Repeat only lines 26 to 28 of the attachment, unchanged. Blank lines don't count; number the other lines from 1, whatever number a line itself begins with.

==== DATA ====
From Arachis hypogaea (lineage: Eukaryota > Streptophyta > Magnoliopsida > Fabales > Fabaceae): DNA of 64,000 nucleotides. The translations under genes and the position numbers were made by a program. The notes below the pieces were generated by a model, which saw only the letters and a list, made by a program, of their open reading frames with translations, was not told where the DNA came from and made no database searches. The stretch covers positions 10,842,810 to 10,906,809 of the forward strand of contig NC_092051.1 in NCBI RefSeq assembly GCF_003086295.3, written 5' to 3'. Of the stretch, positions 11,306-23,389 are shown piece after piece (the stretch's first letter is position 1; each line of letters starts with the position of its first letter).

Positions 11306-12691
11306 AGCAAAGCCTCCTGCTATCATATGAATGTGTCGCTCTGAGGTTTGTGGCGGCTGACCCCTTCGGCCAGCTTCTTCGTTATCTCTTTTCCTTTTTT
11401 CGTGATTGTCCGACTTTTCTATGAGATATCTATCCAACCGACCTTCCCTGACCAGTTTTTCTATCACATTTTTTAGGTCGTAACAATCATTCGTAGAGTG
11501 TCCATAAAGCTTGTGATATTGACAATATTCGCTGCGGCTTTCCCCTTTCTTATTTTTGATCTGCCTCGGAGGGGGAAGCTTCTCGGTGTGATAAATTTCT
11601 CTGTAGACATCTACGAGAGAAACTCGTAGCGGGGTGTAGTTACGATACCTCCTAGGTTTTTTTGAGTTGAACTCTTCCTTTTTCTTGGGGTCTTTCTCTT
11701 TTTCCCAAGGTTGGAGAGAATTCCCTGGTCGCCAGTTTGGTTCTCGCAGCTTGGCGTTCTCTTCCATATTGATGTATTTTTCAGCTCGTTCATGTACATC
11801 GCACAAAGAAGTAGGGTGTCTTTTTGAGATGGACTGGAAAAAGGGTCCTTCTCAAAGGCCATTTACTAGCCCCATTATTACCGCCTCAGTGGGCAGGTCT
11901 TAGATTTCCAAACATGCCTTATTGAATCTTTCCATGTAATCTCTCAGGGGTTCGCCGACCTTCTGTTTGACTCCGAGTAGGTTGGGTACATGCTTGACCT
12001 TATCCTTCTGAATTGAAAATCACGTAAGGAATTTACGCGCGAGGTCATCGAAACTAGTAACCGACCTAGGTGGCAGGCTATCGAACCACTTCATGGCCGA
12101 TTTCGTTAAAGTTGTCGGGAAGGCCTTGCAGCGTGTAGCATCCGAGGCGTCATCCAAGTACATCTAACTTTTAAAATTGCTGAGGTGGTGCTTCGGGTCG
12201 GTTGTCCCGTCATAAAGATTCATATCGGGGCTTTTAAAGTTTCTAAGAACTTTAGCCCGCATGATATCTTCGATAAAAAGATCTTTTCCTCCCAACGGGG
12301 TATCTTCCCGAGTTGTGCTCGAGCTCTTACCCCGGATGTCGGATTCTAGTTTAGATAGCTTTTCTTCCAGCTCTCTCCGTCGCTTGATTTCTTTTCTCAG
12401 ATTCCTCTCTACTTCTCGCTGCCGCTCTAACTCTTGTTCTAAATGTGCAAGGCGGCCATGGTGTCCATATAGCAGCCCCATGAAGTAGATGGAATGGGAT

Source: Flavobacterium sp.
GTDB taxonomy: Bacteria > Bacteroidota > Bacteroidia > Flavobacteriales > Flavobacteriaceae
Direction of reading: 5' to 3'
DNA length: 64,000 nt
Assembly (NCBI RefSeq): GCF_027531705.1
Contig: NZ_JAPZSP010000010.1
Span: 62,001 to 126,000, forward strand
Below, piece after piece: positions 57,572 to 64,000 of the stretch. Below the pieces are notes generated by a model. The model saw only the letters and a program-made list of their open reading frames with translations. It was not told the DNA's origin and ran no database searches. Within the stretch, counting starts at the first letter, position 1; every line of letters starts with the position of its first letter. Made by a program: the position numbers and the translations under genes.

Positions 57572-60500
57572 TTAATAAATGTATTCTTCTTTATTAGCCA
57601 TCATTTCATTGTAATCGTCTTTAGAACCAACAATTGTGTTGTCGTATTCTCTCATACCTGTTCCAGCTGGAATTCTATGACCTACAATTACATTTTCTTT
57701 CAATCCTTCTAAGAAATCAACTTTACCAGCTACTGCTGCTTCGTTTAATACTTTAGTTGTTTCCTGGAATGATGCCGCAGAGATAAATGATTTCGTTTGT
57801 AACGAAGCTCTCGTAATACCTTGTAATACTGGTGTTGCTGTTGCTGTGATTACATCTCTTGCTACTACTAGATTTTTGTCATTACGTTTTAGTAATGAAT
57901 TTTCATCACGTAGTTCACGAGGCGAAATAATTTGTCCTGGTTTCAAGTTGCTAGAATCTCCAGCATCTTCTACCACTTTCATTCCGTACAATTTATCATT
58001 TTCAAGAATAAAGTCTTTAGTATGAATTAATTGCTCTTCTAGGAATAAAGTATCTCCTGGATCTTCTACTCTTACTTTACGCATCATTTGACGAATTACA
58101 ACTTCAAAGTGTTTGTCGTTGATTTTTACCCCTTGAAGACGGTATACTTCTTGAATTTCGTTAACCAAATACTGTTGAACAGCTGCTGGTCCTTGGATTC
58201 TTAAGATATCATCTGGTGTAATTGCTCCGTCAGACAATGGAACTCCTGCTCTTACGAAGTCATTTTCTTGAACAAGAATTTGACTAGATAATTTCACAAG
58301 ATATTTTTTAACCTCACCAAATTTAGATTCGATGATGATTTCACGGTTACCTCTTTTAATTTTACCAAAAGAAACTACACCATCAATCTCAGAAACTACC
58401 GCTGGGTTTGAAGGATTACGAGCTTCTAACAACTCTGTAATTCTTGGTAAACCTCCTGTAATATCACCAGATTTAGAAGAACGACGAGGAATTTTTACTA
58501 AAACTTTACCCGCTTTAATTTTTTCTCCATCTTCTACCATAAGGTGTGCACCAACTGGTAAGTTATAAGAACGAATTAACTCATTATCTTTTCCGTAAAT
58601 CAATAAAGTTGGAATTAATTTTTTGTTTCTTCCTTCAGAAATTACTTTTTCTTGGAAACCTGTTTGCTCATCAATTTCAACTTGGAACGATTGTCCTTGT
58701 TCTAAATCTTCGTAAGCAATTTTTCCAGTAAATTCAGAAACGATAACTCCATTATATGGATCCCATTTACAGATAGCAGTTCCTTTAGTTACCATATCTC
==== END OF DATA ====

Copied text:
57701 CAATCCTTCTAAGAAATCAACTTTACCAGCTACTGCTGCTTCGTTTAATACTTTAGTTGTTTCCTGGAATGATGCCGCAGAGATAAATGATTTCGTTTGT
57801 AACGAAGCTCTCGTAATACCTTGTAATACTGGTGTTGCTGTTGCTGTGATTACATCTCTTGCTACTACTAGATTTTTGTCATTACGTTTTAGTAATGAAT
57901 TTTCATCACGTAGTTCACGAGGCGAAATAATTTGTCCTGGTTTCAAGTTGCTAGAATCTCCAGCATCTTCTACCACTTTCATTCCGTACAATTTATCATT